Why Neatness and Cleanliness Matter in Leadership

June 13, 2023

home office

Overview: We perceive organized, neat, and clean people as those whose lives and affairs are in order and who control their minds and environments. Coincidentally, these are some of the traits we like to see in our leaders. A tidy, clean workspace also boosts our ability to focus, making us more productive.

“Cleanliness is a mindset – a positive habit that keeps the body, mind, and environment happy, healthy, simple, neat, and delightful.” – Amit Ray.

Like other undertakings in life, leadership benefits from simplicity, neatness, and healthiness. Being neat and clean reflects professionalism, attention to detail, and a high level of organization for a leader. These positive traits make it easier for leaders to build trust and interact meaningfully with others.

We’re programmed to appreciate tidiness, simplicity, and cleanliness. These qualities tell us much about our environment and the people with whom we deal.

Leaders’ appearances and how they keep their workplaces let us know whether they’re slobs incapable of organizing the most elementary things around them, or strong leaders who lend structure and clarity to everything they touch.

What Neatness Says About Leaders

In addition to making a leader appear as a follower of rules (and thus someone who leads by example), tidiness and a well-organized workplace inspire trust in other ways.

Setting a Positive Example

By keeping their workspaces tidy, leaders demonstrate self-respect and respect for their peers.

“Cleanliness is not a discipline. It’s an expression of love and regard for all lives around us.” – Sadhguru. 

At the same time, they set an example employees will feel encouraged to follow. A tidy leader is a worthy face of an organization and an equally worthy organizational trendsetter. Leadership coaching sees setting a positive example as a central element of intelligent leadership.

Boosting Productivity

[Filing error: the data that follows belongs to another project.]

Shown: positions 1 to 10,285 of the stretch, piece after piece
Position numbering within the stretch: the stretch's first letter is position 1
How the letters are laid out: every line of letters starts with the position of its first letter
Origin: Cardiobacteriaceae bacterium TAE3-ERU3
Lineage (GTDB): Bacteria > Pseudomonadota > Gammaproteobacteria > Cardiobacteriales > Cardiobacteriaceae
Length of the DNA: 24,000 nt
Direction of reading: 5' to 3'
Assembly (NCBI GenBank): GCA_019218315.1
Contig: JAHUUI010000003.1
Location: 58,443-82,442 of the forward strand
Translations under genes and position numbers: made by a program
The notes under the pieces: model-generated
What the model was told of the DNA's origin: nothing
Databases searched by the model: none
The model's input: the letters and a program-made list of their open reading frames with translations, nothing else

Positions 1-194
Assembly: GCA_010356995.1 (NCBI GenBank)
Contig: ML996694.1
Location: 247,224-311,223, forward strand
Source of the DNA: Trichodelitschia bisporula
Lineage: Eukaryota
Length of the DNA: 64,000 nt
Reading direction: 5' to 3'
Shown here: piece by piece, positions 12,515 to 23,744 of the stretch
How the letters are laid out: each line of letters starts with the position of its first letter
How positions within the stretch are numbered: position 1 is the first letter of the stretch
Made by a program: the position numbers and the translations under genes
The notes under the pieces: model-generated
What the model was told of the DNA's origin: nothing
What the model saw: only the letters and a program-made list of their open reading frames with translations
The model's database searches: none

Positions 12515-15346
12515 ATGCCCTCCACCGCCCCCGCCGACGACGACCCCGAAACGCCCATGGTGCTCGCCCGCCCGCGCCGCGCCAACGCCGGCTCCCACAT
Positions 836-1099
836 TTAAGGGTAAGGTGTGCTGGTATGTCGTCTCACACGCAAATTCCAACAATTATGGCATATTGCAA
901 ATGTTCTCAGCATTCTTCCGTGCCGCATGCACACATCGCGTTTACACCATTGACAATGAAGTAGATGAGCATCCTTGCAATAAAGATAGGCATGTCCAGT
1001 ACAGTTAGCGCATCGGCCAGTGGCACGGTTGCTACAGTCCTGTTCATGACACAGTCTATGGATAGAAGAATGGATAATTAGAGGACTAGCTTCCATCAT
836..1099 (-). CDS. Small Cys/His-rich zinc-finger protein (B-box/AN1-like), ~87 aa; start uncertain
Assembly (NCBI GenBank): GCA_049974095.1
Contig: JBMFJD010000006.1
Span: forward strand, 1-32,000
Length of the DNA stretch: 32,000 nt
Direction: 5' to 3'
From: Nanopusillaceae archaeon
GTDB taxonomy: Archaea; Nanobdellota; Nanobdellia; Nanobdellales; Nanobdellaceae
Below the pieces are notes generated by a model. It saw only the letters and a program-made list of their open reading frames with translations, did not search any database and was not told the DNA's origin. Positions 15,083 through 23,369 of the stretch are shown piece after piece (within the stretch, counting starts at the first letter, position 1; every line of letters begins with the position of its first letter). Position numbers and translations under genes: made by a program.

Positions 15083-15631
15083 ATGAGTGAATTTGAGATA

A well-organized, neat workspace is void of distractions and helps employees focus on their work.

Those who spend several minutes every day looking for files on a disorganized, cluttered table grow easily frustrated and are less productive than their peers.

Broadcasting a Professional Image

Leadership coaching is aware that a neat workspace advertises professionalism. For organizations that work with people, neatness is a must. First impressions are powerful, and nothing creates a better first impression than a well-organized, neat, and clean client reception desk and area.

Boosting Safety

In many cases, neatness is the key to avoiding work-related accidents and infections. A filthy office with stale air is an ideal environment for infections to spread. Organizations that neglect cleanliness may find themselves deprived of a significant part of their workforces due to infectious diseases.

In addition to their direct impact on health, clutter and filth also affect how our brains work.

How Clutter and Filth Affect the Brain

Filling your home or workspace with lots of “stuff” is counterproductive on many levels. It makes it harder to keep the place clean and it drains your mind.

Executive coaching professionals understand the value of focus. With less stuff around to distract us, we can handle our tasks better, direct our focus to where it needs to be, and become more productive.

Desk with laptop and plant.
Your workspace is a reflection of your state of mind.

Scientists have proven the negative effects of clutter and filth on our brains. The brain likes order and simplicity. Its tendency to look for patterns in chaos and to try and make sense of disorganization is well known. When chaos rules the environments around us, our brains constantly struggle to sort things out. This constant subconscious effort drains our cognitive resources and affects our ability to focus.

Living and working in clutter also makes us more likely to procrastinate. Procrastination is not the only negative behavior clutter can trigger. It could also condition our brains to watch more TV or snack on junk food to cope with the overload.

As a result of the subconscious stress to which it subjects the brain, clutter can make us anxious and depressed. Leaders’ workspaces reflect their state of mind, and people pick this up, executive coaching professionals included.

No one likes a chaotic, disorganized leader who can’t keep a work desk tidy. How could such a person organize and direct a team?

Contact us to learn more about how you can join the IL Movement as a coach or how you can benefit from partnering with us to bring IL Solutions to you and your organization.

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